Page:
Book review: Secrets of Sand Hill Road

August 7, 2019
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Over the years VC industry has become more developed and accessible. The mysteries of first decades are gone and most of the industry practices are already common knowledge.

Yet, they may still not be evenly distributed among entrepreneurs.

Scott Kupor’s new book belongs to the must-read category for every founder who needs venture funding. Secrets of Sand Hill Road complements John Nesheim’s classic High tech start up together with a more recent Venture Deals by Brad Feld & Jason Mendelson and The Hard thing about hard things by Ben Horowitz.

The book walks through the funding process step-by-step and explains the logic and pitfalls along the way. The topic is broad so there are only so many things one can tell in a chapter or two.

Kupor manages to explain the basics and still keep it interesting for more advanced readers. Andreessen Horowitz is in the exact epicentre of venture funding and over the course of ten years they have become one if not the leading VC company in the world.

This provides some insights and views to the thinking and processes for non-Silicon Valley investors and entrepreneurs. If the fundraising is already bread-and-butter for many the latter part of the process is something that may interest industry players: discussion about exits. Most of them are acquisitions, and IPOs can be put off for 10-15 years if not forever thanks to regulations and large later stage funds.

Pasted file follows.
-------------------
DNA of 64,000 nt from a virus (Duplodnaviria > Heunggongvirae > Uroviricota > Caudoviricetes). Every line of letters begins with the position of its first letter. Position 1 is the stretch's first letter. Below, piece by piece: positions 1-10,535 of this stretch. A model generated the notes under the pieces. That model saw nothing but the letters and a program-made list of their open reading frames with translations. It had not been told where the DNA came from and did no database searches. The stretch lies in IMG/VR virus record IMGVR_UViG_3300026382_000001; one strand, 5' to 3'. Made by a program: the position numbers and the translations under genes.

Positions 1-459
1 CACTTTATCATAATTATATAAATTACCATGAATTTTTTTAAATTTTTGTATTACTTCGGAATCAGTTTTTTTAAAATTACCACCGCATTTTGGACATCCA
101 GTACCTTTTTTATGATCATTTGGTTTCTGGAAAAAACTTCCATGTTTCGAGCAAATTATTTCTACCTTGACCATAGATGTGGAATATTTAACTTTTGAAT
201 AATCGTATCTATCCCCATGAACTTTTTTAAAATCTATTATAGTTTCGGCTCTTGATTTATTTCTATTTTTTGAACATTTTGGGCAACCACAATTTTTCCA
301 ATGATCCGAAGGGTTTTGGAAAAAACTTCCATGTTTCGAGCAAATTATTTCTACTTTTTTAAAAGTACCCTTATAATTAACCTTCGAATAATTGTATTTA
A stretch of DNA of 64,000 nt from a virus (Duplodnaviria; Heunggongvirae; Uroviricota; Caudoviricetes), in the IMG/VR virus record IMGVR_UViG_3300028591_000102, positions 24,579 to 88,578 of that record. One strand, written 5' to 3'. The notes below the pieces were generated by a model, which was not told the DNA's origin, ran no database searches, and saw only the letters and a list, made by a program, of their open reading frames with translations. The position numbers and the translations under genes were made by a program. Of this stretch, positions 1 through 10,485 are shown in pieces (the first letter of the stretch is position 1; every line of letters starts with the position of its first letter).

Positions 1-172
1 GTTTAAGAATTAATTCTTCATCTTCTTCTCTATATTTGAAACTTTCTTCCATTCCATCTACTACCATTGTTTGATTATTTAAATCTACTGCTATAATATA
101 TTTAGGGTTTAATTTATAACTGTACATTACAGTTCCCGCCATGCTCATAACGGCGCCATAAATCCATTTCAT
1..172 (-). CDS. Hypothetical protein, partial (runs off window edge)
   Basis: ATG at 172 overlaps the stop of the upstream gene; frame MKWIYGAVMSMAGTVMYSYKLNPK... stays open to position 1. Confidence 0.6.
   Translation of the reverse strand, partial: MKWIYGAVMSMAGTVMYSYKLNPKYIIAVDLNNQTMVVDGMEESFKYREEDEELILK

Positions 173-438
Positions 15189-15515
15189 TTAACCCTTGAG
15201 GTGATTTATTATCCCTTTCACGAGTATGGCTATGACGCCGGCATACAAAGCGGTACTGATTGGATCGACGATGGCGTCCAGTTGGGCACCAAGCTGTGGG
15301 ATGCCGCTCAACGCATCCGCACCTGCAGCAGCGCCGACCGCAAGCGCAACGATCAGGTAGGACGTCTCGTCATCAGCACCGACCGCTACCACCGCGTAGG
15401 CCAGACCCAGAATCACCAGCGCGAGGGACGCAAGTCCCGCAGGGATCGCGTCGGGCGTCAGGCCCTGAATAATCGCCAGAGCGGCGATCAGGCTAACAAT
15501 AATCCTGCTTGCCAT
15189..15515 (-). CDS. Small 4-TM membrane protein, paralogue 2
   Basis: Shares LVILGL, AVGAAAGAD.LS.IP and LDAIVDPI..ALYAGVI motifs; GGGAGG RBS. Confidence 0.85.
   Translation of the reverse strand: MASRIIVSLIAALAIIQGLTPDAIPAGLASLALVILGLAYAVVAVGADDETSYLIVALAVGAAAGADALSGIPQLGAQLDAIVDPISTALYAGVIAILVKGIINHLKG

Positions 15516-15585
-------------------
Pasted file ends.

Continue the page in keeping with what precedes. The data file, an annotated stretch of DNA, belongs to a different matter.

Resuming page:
Kupor puts his legal background in good use by explaining some legal cases that have direct impact on practical startup life and company governance. Board member rights and especially duties are something seldom thought about before the actual circumstances are already in motion. There may not be perfect solutions for conflict of interest situations but certainly one can be prepared and acknowledge the risks in advance.

VC industry is very much ruled by power law results. The best performing funds reap most of the industry profits and it is more or less self-perpetuating force in action. The best deal flow and investors flock together making diversification a bad idea among VC funds.

A very small industry by numbers have a disproportionally large impact on society. VC-backed companies shine in net jobs created and money invested in R&D among all companies, and especially vis-à-vis publicly listed ones in the States.

The role of the entrepreneur is not something to be too envious about. Secrets of Sand Hill Road shine some light on the minefields waiting for entrepreneurs before their glorious exit event in 7-15 years ahead. The gold pot may be there at the end of the rainbow together with unicorns but who gets most of it is the billion-dollar question.